Based on the hypothesis that expression of chemokine receptors on β-pancreatic cells could initiate the process of autoimmune diabetes by attracting immune cells including T lymphocytes and macrophages to this site, we studied the expression of CCR3 and CCR5 on the experimental model of RIN-5AH cells with or without the presence of IL-1β. This approach is supported by the fact that T cells and macrophages, in addition to the genetic predisposition of the individual, facilitate auto-antigen recognition resulting in β-cell destruction. Moreover, IL-1β is known to be involved in the pathway of IDDM pathogenesis  and is, therefore, a major candidate molecule for such study. Since chemokine receptors demonstrate a rapid turn-over regarding their appearance on the membrane, internalization to the cell and, in some cases, extra-cellular release , we determined the presence of CCR3 and CCR5 on the cell membrane, intracellular compartments and medium after 2, 4, 8 and 24 hours of culture with or without the presence of IL-1β. Thus, the experiments of immunofluorescence, ELISA and confocal microscopy were performed with cells of the same seeding concentration (see below), induction and passage of culture. For the subcellular fractionation approach, only the cell numbers were modified, as this procedure requires a high number of cells. All experiments were performed in the presence of 10% FBS since serum-free conditions do not allow or largely delay the formation of the confluent layer needed for further induction and experimentation.
Reagents and Induction Protocol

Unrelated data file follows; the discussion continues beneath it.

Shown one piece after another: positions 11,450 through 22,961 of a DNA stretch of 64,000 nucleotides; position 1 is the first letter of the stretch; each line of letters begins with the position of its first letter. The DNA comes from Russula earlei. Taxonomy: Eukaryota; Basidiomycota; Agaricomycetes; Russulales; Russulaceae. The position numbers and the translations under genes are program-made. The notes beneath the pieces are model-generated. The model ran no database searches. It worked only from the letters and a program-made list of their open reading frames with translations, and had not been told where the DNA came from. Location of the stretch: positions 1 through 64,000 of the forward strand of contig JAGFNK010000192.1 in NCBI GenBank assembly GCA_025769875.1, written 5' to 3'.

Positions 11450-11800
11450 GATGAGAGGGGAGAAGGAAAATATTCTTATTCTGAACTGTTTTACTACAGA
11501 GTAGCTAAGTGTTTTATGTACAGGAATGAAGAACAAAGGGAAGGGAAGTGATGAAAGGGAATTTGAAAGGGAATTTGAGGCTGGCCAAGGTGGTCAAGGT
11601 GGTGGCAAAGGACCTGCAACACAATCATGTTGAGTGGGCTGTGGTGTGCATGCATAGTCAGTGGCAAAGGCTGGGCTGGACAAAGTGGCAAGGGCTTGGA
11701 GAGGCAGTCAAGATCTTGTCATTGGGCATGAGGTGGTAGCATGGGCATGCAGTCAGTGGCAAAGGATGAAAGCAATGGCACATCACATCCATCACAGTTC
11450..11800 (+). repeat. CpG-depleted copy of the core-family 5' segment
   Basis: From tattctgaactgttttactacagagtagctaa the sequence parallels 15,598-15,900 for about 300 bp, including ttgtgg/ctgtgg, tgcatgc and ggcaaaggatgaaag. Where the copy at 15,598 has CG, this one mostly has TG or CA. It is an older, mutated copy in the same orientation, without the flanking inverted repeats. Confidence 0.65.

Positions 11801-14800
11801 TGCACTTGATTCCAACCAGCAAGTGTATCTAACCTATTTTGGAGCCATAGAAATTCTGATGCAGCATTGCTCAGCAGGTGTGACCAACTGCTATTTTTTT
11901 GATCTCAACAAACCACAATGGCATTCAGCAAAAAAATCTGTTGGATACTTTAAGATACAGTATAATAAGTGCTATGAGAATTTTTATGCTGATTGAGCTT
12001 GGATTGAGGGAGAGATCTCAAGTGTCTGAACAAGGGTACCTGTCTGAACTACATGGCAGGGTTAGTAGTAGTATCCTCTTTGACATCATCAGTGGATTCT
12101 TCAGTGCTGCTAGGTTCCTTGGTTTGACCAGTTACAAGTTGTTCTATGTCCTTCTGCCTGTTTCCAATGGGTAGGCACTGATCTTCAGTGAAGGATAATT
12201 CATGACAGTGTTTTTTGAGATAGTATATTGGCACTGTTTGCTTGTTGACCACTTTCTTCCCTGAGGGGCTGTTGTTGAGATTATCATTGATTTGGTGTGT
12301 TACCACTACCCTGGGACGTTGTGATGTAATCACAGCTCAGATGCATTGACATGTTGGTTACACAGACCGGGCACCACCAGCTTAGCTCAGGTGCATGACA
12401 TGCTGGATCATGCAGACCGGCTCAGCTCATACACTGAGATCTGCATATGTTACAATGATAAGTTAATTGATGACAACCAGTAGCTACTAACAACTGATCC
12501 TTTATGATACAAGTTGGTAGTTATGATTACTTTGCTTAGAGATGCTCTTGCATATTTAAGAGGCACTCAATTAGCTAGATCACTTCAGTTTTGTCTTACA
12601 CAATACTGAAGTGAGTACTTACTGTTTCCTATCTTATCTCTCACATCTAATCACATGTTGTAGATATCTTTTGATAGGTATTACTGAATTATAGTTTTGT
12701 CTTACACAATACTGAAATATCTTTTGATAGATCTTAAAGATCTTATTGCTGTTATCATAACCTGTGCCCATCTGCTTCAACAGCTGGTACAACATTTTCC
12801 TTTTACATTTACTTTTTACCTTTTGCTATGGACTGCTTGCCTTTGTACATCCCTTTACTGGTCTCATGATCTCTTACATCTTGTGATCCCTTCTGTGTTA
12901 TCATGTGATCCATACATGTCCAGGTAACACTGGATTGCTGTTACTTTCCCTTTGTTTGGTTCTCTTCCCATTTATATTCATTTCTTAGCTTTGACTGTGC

The human recombinant IL-1β was a generous gift from Dr. Steven Gillis (Immunex Corp., Seattle, WA, USA) and was used at a concentration of 25 ng/mL [14, 18]. An IL-1β preparation from the National Cancer Institute (Mc Kesson BioServises, Rockville, MD, USA) was also used at the same protein concentration and yielded identical results. Monoclonal antibodies to human but also rat-reactive CCR3 (LS63 7B11) and CCR5 (LS100 2D7) were delivered by the AIDS Project (UNAIDS Repository Programme EVA Centralised Facility, National Institute for Biological Standards and Controls, Hertfordshire, UK) and used at a dilution of 1/100 for the immunofluorescence experiments and at a dilution of 1/1,000 for the ELISA. Mouse (also rat-reactive) anti-rab7 monoclonal antibody (Santa Cruz, CA, USA. 200 μg/mL) was used in ELISA experiments at a dilution of 1/1,000. Goat anti-mouse IgG coupled with horseradish peroxidase (Sigma, St. Louis, MO, USA) was used at a dilution of 1/1,000. Goat anti-mouse IgG antibodies coupled with fluorescein isothiocyanate (FITC) or rhodamine B isothiocyanate (RITC) (Boehringer Mannheim GmbH, Mannheim, Germany) were used in immunofluorescence experiments at a dilution of 1/250.